The lever-wind cycle is without any resistance and here Zeiss may have gone astray a bit. The major complaint about the classical Contax CRF from the thirties (of the previous century) was the stiff movement of the transport mechanism as this consisted of a gear train of 24 wheels that had to be set in motion at one stroke. More gears imply more force and more potential slack between the gear teeth at engagement. The adjustment may be too stiff or too loose, and the movement is then stiff or sloppy. The impression of mechanical excellence of the Leica CRF is primarily based on the smooth and silky movement of the advance lever when the gears mesh without slack, but with sufficient resistance to notice that the film is transported and the camera is ready for the next exposure.
The ZI transport mechanism does not give you any feedback on its state of operation. After making a picture and operating the lever-wind, you have the impression that nothing has happened. The whole movement is a bit too light and the film rewind knob on the other hand is a bit too rough. Handling the camera from a tactile point of view gives an impression of lightness verging on the brink of cheapness. This is a pity as the camera as a whole is most pleasant to use and a joy to own.
I have dwelled some time on this topic as it is one of the more important aspects to deal with when analysing a mechanical camera. The mental act of preparing for the next photograph is set between the moment that the shutter is pressed and the film is wound on for the next exposure. The CRF is famous for its propensity to synchronise the compositional state of the scene and the mental state of the photographer. The mechanical movements of the camera should not distract from this synchronisation. The 'emptiness' of the transport movement does interfere in the stream of consciousness approach of the CRF.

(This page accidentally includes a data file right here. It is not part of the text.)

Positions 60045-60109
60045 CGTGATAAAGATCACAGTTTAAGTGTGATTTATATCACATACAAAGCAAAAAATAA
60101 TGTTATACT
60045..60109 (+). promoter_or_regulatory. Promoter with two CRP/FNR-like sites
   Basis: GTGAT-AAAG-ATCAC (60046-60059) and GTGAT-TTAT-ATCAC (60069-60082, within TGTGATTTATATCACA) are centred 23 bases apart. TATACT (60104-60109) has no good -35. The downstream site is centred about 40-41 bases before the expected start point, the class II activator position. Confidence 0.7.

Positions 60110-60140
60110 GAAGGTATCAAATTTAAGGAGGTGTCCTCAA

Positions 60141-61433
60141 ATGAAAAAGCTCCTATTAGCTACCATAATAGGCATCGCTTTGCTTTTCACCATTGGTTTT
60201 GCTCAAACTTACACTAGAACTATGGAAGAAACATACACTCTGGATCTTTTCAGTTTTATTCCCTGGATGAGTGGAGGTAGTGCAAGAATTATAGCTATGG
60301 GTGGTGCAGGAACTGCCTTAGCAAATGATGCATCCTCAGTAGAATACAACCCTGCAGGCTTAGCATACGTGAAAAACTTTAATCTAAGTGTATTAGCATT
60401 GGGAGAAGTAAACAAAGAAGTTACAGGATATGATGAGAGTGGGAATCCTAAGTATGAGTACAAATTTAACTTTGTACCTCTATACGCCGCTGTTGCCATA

The ZI camera is an independent design and should not be interpreted as a cheaper competition to the Leica M series. It will appeal to first time users who want to learn the features and advantages of the CRF approach in photography with a camera that can be owned and operated without being bowed down by the prestige of the Leica lineage and heritage. It will also appeal to seasoned photographers who want to enjoy the pleasures and results of a finely engineered mechanical precision camera, coupled to a range of ZI lenses that do sit at the top of the market performance wise, without a big investment.
The ZI is a film-loading camera and as such one may question the decision of Zeiss to market the camera at this evolutionary moment in time. Silver halide recording, however, has its advantages and high quality film is widely available for the foreseeable future. (Some observers note that film may be dead by 2007!). The claims made by Zeiss, that film still is the best medium when high definition photography is required, must be seen as the free interpretation of the facts by a public relations mind. If pure photography is your goal and computer assisted image manipulation not your specialty, then the ZI and its lenses can create superb pictures in the time honored tradition of the straight (documentary) photography. The camera is not perfect in its present incarnation. The camera needs more substance and profile in order to become a viable contender in the present RF scene. If the ZI can evolve beyond being seen as an upgraded version of the Bessa and a cheaper cousin of the Leica M, than we have a interesting new player on the stage of the CRF theatre.